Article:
The characters were many and all so very different, including religious leaders of almost every type church you can imagine. In the beginning the townspeople were united in spite of their color, creed and religion. But as time passed the evil that lurked in the little chapel deep in the woods started pulling everyone apart.
Ellsworth, who had a wooden leg from a war injury, was looked upon with respect by most of Bellhaven's citizens, with a few exceptions of course. He tried his best to bring the people back to a peaceful resolution but demons are hard to fight. I thought it was very interesting how the author brought in background information concerning the past to bring a better understanding of the characters and why they reacted to situations like they did. Even though the story was hard to follow at times I found it interesting nonetheless and very, very different.
I received a complimentary copy of this novel from the publisher through the Fiction Guild but was not required to write a review.
Yvette K.5 Stars Out Of 5Supernatural and spiritual tale of grief, love, courage and sacrificeMarch 21, 2018Yvette K.Quality: 5Value: 5Meets Expectations: 5Set in 1920, in the wake of the Great War, All Things Bright and Strange is a fantastic mixture of historical fiction and what more than verges on supernatural horror. The small southern town of Bellhaven, South Carolina had long embraced different races and faiths, and the preface sets the stage with a confrontation in 1917 that leaves several people dead, including Ellsworth Newberry's wife and the mother of the special young man, Raphael, that Eliza Ellsworth had brought to Bellhaven to try to protect him from racial violence.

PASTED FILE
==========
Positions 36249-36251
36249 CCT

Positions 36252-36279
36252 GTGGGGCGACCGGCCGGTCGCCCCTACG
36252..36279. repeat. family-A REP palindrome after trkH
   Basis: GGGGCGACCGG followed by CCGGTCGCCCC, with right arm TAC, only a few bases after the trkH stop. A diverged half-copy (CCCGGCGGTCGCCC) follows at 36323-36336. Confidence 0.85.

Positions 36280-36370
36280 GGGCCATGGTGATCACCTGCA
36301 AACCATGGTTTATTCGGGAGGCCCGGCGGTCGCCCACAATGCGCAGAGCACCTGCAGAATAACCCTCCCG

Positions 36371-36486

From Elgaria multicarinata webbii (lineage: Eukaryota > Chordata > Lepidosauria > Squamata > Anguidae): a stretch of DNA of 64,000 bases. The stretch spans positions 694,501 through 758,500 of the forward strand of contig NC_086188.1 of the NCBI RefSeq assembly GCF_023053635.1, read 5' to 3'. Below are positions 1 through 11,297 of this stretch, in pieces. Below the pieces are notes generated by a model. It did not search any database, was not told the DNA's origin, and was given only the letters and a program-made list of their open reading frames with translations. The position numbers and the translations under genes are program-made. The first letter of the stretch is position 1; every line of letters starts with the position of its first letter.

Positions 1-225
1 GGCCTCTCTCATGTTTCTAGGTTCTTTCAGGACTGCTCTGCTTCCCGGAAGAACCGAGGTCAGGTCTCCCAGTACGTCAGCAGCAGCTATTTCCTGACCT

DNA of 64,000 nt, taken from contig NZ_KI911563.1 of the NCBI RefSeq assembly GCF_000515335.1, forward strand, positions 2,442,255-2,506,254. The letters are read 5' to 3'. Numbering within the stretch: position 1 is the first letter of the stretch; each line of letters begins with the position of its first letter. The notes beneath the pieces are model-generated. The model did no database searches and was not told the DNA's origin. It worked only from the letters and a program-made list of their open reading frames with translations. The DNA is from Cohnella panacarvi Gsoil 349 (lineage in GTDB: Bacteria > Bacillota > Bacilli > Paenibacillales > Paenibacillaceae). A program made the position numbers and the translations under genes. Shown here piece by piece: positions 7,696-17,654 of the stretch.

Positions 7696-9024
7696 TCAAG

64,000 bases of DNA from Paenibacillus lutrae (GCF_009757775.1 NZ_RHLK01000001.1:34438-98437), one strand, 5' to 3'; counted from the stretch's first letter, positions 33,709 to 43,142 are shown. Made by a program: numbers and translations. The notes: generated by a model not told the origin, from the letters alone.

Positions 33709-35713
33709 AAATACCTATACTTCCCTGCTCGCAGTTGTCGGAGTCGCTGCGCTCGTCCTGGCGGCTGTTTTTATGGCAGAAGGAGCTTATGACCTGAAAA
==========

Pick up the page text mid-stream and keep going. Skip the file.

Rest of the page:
As the main protagonist, Ellsworth Newberry is an interesting and compelling character. A born leader who has escaped death many times, crippled by enemy bombardment in the Great War, and carrying his grief and guilt almost to the point of suicide, Ellsworth is surrounded by a diverse cast of characters and faces both his demons and theirs.
Nature plays a big role in this story and the author doesn't shy away from having the effects of going beyond the yellow painted trees, something that generations have taught their children to respect, show through the actions of the various religious leaders of the town. I particularly liked that the supernatural aspect of the story that most directly impacted Ellsworth and young Raphael was not so much revealed as it was pondered and figured out, though the reader may begin to catch on a bit earlier.